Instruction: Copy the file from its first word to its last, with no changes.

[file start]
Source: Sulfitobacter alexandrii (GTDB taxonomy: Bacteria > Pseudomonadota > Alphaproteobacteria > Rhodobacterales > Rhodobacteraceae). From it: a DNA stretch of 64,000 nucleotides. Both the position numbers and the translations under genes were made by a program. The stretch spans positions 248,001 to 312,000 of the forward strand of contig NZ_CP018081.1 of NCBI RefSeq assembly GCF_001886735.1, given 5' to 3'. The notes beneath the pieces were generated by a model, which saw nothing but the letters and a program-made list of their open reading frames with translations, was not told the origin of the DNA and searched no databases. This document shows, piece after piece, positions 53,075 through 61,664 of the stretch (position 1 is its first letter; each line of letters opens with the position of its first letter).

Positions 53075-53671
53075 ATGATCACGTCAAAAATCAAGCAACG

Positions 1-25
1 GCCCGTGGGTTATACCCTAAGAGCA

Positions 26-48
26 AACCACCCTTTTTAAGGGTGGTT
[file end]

Source: Sulfitobacter alexandrii (GTDB taxonomy: Bacteria > Pseudomonadota > Alphaproteobacteria > Rhodobacterales > Rhodobacteraceae). From it: a DNA stretch of 64,000 nucleotides. Both the position numbers and the translations under genes were made by a program. The stretch spans positions 248,001 to 312,000 of the forward strand of contig NZ_CP018081.1 of NCBI RefSeq assembly GCF_001886735.1, given 5' to 3'. The notes beneath the pieces were generated by a model, which saw nothing but the letters and a program-made list of their open reading frames with translations, was not told the origin of the DNA and searched no databases. This document shows, piece after piece, positions 53,075 through 61,664 of the stretch (position 1 is its first letter; each line of letters opens with the position of its first letter).

Positions 53075-53671
53075 ATGATCACGTCAAAAATCAAGCAACG

Positions 1-25
1 GCCCGTGGGTTATACCCTAAGAGCA

Positions 26-48
26 AACCACCCTTTTTAAGGGTGGTT